The formula is made simple too. Buy and have it available, what the consumers market trending are and sell it a dollar cheaper then your closest rival in that area. The rival follow suits and goes a dollar lower too and this continues at the expense of not their profit margin but that of the supplier. (and in this case coffee roasters) While all these are happening, the same economist does not agree too on the flavour of this flavour trending.

Let me put this as an example:

It is the season for Africas and everyone goes out gun blazing, making available delicious Ethiopians in their grinder hopper. We speak traceability, limited availability, farm processing experiments, flavour R&D and what have you but Cafe Owners come back to ask if these coffees can be priced the same as their current blends. When we say no, they reply the 'other cafe' is serving a Ethiopian coffee already and their supplier is charging them $30/kg. 

Cut the story short, when we come to a middle point and agrees on the selling and buying, they come back a week later to say the Ethiopian is sour and does not taste like coffee in milk! It again become the fault of the coffee roaster and we have yet even discuss the thin margin this roasters get for selling a grade 1 fully washed Yirgacheffe for $30

Understanding the Market

Every coffee roasters out there love to buy, roast and sell great quality coffee and in the ideal world, we like to have cafe owners who love buying and serving them and understand how these wonderful coffees come at a slight premium. If this scenario happens, a difference will be made in Singapore local specialty coffee culture.

Enough have been said about our traditional local kopi culture but their existence is never a bane to our specialty industry, selling generic Ethiopian, commercial grade ones and passing them off as specialty is the true clown in the box. They bring out the ugly of our economist cafe owners who are taste blind.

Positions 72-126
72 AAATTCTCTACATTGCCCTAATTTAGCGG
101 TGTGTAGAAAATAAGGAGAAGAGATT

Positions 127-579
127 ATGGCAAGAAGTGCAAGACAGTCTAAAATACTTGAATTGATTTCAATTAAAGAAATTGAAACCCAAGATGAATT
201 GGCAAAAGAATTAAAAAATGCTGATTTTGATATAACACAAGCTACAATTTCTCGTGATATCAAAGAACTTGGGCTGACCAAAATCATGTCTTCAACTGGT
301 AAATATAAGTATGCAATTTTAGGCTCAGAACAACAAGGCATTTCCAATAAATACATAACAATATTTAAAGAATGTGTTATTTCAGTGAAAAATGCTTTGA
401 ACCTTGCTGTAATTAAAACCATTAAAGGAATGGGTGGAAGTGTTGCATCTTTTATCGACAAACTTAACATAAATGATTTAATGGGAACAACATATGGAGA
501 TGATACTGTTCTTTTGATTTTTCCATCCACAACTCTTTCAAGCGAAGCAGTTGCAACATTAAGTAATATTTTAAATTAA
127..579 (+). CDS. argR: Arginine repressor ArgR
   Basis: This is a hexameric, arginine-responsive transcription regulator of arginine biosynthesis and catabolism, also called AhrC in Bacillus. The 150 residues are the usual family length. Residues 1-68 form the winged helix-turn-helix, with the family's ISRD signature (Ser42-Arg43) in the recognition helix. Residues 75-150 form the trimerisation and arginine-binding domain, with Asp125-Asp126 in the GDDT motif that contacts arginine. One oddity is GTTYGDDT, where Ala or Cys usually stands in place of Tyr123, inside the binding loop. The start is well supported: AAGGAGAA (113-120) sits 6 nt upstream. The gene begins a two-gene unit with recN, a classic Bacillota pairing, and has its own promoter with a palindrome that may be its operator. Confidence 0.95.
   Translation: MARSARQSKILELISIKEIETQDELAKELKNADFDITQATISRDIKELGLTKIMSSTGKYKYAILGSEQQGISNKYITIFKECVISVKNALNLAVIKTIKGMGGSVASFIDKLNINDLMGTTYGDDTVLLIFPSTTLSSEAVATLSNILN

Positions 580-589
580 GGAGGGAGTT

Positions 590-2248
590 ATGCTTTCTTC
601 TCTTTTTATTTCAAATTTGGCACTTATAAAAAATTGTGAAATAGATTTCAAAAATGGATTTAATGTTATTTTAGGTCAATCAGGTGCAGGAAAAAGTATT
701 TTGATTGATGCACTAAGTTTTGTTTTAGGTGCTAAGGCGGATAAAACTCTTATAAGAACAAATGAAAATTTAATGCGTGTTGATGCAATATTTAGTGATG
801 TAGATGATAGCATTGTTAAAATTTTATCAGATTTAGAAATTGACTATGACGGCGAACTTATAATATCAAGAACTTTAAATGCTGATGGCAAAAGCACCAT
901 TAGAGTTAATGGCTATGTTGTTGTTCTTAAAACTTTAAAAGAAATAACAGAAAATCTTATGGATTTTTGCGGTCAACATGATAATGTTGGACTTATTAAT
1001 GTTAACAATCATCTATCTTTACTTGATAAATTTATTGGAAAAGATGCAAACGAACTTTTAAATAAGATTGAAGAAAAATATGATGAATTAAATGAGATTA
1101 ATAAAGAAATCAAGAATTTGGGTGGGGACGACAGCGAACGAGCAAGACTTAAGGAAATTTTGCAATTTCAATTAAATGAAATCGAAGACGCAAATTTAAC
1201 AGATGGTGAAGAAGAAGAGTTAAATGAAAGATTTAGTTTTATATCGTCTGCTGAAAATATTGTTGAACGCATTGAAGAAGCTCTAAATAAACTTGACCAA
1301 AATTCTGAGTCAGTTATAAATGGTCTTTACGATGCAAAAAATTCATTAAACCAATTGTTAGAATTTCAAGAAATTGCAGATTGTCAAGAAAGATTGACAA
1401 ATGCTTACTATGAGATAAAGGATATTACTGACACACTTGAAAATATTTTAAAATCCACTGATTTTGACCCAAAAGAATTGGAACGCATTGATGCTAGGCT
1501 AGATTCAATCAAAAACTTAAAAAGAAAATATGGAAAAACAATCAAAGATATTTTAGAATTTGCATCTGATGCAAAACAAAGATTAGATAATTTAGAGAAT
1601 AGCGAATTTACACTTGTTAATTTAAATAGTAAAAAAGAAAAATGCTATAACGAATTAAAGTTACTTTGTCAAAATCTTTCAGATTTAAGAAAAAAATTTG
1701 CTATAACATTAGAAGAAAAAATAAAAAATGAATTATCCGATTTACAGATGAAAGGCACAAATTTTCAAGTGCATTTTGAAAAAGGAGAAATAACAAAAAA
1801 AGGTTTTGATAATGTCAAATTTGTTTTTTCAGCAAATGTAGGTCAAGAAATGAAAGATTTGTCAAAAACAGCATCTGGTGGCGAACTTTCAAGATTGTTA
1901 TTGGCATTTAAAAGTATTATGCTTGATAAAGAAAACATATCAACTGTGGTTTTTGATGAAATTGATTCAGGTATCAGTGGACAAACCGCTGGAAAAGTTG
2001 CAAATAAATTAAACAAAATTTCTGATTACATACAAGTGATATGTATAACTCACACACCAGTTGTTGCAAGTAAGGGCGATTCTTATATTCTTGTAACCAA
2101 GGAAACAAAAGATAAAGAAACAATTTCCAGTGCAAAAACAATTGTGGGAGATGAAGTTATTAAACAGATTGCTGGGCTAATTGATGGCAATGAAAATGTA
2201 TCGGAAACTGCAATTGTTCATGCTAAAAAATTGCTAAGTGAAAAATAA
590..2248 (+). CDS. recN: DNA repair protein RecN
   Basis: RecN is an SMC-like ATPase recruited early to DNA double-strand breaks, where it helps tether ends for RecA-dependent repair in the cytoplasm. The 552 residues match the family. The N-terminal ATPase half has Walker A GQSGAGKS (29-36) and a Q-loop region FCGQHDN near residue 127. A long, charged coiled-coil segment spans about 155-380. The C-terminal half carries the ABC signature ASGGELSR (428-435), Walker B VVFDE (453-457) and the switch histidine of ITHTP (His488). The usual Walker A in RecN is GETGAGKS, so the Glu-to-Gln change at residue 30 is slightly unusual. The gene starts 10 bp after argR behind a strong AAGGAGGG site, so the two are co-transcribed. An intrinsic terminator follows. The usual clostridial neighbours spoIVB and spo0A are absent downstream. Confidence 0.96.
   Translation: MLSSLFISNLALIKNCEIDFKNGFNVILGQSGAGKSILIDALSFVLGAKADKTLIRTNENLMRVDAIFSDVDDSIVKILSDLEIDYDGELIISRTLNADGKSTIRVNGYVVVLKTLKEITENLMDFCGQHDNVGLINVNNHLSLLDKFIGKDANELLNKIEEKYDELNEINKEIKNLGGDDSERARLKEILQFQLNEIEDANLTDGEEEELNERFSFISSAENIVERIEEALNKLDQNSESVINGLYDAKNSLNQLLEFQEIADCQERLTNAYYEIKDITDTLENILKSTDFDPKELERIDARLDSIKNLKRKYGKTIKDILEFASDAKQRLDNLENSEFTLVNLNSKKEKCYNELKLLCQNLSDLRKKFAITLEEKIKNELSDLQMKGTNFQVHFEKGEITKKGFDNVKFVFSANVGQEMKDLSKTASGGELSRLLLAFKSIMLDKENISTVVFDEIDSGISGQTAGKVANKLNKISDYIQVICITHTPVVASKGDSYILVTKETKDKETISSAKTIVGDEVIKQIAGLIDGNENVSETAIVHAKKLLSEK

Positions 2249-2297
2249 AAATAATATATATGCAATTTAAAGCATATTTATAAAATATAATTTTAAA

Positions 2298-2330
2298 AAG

This result in highest quality specialty grade coffees only to be made available in cafe business that really care and economies that can pay while the rest either get lucky with roasters offering the same grade coffee for less or majority settle for commercial grade ethiopians and serve it anyway. Consumers following the trends drink them anyways but not necessarily appreciating them for what they truly are. 

Catch - 22 Situation

This is the same catch-22 situation found throughout specialty coffee market across the region, to be able to truly serve high quality specialty grade coffee, local roasters need to be competitive on roasting quality and flavour profile , and not selling them at the same price as blends. (or even $30 and less) When roasters sing the same tune, cafe owners see the same economy and trends, consumers pays for delicious coffee consistently.

Have I conclude what I started? The answer lies not on one shoulder but the whole industry. Let's just pray it happen fast enough.

Monday, May 2, 2016

How do you defined sustainability and profits in a speciality coffee business?

Sustainability     Traceability                 Direct Relationship
Fair Trade                                                            Conservation
Transparency           Exclusivity
Crop to Cup                           Commitment

What was the first thing that came out of your mind, as soon as these words jumped right at you?

SPECIALITY COFFEE

That is if you are a Barista, Roaster , Green Bean Buyer or even a Coffee Farmer in this speciality
 industry but in layman's term, others outside of this industry (but one who love his or her coffee still) would think of it as some social activity, an NGO related cause or even a 'Save the Planet' campaign. Not too far off from coffee you may agree but definitely far enough when you ask a coffee professional. Then again to a coffee regular who visits a speciality cafe at least three times a week or that wholesale account who buys your coffee in kilograms, these words above means         EXPENSIVE COFFEE